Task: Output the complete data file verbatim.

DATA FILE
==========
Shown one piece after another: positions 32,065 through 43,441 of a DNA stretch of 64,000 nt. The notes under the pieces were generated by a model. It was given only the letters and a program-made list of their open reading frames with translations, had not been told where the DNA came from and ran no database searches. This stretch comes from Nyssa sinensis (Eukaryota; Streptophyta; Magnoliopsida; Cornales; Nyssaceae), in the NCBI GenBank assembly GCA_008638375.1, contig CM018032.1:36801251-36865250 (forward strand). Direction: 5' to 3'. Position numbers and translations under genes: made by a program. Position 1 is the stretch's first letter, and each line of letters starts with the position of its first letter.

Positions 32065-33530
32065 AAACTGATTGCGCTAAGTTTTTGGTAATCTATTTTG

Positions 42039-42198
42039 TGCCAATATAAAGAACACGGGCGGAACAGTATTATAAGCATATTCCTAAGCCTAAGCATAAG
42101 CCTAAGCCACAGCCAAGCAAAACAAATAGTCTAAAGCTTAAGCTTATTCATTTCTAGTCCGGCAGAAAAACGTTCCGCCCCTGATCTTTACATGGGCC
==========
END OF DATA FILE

Shown one piece after another: positions 32,065 through 43,441 of a DNA stretch of 64,000 nt. The notes under the pieces were generated by a model. It was given only the letters and a program-made list of their open reading frames with translations, had not been told where the DNA came from and ran no database searches. This stretch comes from Nyssa sinensis (Eukaryota; Streptophyta; Magnoliopsida; Cornales; Nyssaceae), in the NCBI GenBank assembly GCA_008638375.1, contig CM018032.1:36801251-36865250 (forward strand). Direction: 5' to 3'. Position numbers and translations under genes: made by a program. Position 1 is the stretch's first letter, and each line of letters starts with the position of its first letter.

Positions 32065-33530
32065 AAACTGATTGCGCTAAGTTTTTGGTAATCTATTTTG

Positions 42039-42198
42039 TGCCAATATAAAGAACACGGGCGGAACAGTATTATAAGCATATTCCTAAGCCTAAGCATAAG
42101 CCTAAGCCACAGCCAAGCAAAACAAATAGTCTAAAGCTTAAGCTTATTCATTTCTAGTCCGGCAGAAAAACGTTCCGCCCCTGATCTTTACATGGGCC